Saturday Conversation: Dan Wilson On New Semisonic Music, Adele And More

In the 22 years since Semisonic, best known for the enduring anthem “Closing Time,” last released a full-length album frontman Dan Wilson became one of the biggest songwriters in pop music, working with the likes of Taylor Swift (“Treacherous” and “Come Back…Be Here”), The Chicks (“Not Ready To Make Nice”), Chris Stapleton (“White Horse”), John Legend (“You & I (Nobody In The World)”), Halsey (“Alone”), Niall Horan (“Since We’re Alone”) and most famously, his frequent collaborations with Adele, including the Grammy-winning “Someone Like You.”

It was, at least in part, because of Wilson’s stratospheric rise in the songwriting world, Semisonic ended up taking a more than two-decade break between albums. But the Minneapolis trio of Wilson, drummer Jacob Schlister and bassist John Munson always remained on good terms, paving the way for their new album, the very aptly named Little Bit Of Sun.

A warm and inviting collection of pop joy, Little Bit Of Sun is a superb mix of pop/rock jangle and nostalgia. I spoke with Wilson about the new album, his joy at having new Semisonic music out, writing “Someone Like You” with Adele and much more.

Steve Baltin: The idea of a release date has changed so much. But does it still hold a sense of excitement for you?

Dan Wilson: Oh yeah. I’m really excited about it. I’ve been waiting for a long time for people to be able to hear this batch of songs. And it’s just pretty crazy that my band has another album out.

Baltin: It’s been 22 years since the last record. That qualifies as a long time. How many of these songs date back 20 years?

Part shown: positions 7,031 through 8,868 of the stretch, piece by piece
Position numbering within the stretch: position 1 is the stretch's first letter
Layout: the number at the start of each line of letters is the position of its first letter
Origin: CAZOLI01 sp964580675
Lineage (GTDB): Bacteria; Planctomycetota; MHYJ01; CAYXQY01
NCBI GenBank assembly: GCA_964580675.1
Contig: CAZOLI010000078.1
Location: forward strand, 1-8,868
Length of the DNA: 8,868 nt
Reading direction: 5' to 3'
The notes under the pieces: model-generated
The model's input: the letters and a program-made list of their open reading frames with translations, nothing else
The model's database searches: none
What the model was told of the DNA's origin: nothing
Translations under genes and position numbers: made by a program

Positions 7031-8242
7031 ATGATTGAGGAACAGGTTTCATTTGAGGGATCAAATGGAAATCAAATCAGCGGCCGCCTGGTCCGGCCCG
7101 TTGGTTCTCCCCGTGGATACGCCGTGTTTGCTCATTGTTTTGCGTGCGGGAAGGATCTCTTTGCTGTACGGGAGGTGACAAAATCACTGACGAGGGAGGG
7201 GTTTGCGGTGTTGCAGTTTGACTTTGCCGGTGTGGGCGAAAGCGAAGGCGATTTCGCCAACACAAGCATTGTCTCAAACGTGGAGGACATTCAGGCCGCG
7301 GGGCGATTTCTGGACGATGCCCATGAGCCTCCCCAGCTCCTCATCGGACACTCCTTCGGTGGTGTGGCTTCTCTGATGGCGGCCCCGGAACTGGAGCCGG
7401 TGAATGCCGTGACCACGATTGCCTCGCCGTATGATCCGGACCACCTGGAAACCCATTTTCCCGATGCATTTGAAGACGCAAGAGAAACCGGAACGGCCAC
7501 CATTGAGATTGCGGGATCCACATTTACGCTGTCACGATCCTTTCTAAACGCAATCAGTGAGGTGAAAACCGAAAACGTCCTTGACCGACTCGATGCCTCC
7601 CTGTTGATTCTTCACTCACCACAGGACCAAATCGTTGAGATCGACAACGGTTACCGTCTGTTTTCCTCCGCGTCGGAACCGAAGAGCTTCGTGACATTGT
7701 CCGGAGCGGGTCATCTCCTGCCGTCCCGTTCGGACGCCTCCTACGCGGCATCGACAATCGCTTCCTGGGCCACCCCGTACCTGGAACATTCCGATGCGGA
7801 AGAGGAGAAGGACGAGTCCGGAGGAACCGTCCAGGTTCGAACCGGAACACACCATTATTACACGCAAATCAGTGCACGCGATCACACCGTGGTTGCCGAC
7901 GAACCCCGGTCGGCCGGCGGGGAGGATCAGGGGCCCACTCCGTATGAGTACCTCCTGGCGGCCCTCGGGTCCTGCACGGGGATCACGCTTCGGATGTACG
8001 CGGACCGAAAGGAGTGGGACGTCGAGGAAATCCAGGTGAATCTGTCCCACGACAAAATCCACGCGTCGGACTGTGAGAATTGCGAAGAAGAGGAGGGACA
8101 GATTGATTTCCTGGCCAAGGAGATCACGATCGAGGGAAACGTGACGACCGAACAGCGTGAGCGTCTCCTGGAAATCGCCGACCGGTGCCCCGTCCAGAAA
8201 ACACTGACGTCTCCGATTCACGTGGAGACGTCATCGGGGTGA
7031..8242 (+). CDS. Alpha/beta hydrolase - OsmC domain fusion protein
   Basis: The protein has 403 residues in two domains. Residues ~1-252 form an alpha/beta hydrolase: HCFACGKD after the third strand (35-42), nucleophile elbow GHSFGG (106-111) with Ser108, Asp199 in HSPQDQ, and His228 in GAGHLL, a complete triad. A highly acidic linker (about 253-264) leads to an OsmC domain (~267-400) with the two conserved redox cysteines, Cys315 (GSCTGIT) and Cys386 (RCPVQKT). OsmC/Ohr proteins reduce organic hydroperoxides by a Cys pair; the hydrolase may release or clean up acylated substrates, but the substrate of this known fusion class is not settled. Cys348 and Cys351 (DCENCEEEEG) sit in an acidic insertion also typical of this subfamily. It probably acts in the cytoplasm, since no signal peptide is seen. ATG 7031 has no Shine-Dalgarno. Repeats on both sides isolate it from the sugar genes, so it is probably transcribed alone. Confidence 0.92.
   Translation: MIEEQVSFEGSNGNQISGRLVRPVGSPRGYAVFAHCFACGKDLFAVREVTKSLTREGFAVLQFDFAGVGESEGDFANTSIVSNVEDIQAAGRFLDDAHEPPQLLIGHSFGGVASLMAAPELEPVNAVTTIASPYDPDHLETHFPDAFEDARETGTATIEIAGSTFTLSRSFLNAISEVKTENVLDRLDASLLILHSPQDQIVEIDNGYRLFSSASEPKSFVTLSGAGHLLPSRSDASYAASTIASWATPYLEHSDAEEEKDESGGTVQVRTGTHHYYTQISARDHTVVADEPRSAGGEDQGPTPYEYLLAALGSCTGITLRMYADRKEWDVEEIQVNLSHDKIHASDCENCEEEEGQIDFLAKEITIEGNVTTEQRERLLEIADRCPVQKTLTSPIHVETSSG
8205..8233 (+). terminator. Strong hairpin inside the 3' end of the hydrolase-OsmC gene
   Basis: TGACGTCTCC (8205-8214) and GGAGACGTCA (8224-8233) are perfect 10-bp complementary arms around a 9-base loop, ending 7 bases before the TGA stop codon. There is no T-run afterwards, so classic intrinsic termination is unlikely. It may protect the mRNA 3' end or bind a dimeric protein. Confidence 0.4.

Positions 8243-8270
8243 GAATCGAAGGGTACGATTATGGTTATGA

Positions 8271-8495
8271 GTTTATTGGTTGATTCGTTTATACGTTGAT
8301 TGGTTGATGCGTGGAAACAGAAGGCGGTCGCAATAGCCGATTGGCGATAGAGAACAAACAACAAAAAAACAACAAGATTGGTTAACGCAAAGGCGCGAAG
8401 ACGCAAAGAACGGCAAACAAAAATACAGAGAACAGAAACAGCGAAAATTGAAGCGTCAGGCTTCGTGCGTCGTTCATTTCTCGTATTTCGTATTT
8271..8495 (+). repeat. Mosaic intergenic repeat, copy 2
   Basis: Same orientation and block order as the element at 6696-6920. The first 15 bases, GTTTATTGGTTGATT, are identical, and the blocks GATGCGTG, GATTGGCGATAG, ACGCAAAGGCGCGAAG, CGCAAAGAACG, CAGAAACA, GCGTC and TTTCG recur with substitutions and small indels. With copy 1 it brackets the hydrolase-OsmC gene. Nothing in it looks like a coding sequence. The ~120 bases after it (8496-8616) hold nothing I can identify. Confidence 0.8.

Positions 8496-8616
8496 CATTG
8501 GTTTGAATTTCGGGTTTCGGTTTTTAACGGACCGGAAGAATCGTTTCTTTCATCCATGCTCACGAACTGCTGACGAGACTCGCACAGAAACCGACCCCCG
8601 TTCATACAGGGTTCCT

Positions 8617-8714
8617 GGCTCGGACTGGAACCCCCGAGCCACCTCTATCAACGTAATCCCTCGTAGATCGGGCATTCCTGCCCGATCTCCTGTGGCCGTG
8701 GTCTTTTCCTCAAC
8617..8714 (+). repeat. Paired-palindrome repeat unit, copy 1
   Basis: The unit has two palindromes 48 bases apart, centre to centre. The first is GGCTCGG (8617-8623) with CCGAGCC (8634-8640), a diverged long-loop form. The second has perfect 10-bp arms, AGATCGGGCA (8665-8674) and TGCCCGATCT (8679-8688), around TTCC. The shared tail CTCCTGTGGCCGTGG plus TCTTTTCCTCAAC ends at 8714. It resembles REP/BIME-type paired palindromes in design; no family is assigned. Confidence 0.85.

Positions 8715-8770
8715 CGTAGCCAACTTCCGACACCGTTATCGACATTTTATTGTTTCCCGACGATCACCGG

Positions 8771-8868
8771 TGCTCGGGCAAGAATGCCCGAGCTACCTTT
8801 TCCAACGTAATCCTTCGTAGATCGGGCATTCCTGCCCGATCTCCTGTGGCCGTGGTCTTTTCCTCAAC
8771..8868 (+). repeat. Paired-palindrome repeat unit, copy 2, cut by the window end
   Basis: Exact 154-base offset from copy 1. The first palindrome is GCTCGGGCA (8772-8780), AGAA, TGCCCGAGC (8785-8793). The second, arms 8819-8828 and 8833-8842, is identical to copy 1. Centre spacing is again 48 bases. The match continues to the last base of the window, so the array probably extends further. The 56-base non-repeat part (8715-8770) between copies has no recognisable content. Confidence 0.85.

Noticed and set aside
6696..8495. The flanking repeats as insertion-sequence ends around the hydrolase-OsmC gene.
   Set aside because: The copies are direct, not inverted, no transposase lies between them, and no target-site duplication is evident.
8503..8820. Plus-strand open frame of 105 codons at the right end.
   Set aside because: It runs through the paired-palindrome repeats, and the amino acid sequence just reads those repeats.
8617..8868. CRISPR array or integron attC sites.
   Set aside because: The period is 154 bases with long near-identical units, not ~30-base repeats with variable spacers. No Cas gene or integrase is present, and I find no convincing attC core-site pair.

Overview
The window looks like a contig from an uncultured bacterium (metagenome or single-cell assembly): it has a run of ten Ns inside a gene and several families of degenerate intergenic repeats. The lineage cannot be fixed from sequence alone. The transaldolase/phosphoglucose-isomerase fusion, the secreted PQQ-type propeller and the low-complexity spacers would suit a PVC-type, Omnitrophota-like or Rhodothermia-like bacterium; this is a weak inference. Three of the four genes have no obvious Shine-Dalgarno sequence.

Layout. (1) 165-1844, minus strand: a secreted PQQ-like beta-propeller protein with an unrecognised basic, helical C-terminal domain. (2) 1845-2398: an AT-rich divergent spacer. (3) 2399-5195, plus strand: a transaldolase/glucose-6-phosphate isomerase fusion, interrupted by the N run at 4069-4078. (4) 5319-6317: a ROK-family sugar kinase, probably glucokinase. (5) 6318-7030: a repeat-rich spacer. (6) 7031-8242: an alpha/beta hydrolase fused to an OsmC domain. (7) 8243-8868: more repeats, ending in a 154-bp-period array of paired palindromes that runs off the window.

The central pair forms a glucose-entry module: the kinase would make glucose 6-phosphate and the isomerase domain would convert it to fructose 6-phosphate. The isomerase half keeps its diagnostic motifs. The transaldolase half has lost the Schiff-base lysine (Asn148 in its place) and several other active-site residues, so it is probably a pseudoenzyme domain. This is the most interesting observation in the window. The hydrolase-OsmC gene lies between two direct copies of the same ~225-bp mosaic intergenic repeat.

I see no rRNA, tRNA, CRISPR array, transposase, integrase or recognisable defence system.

Wilson: None of them, they’re all new. I wrote the first one at the very end of 2020, and then I wrote about 30, maybe like 33 or 34 songs over the next two years, and re-recorded like 15 or 18 of them.

Baltin: I just did an interview with Dogstar maybe a month or so ago, who are also 20 something years between releases. It was very interesting talking to them because when they got on the road, they were shocked to find how many people were actually waiting for them to come back. Are you noticing that as well?

Wilson: I guess last summer, I had that sense when we were doing shows that it didn’t really occur to me that people would be waiting for us to make a new record or to come to town or play shows or anything like that. And I think the band’s experience of that time was not really exactly waiting. We were all doing a lot of different things.

Baltin: The only other band I can think of that I’ve interviewed that took 20 years between records was when I got to sit down together with Iggy Pop, Ron and Scott Ashton of the Stooges. And Iggy said something very interesting about why they got back together. “After 29 years, everything just falls by the wayside and you remember all the good stuff you did.” And I know that from reading an interview with you, you guys were on good terms, but I do think as time passes, you appreciate things more.

Wilson: Yeah, I’m sure that’s true. I guess that’s almost one of the themes of the lyrics of our album, a sense of being in the present moment and enjoying life as it is. And I think when the band was trying to make it and become and exceed and whatever the hell we were doing, a lot of that kind of driven intensity, I feel like it probably blinded me to a lot of the more delightful, beautiful experiences that were happening all around me.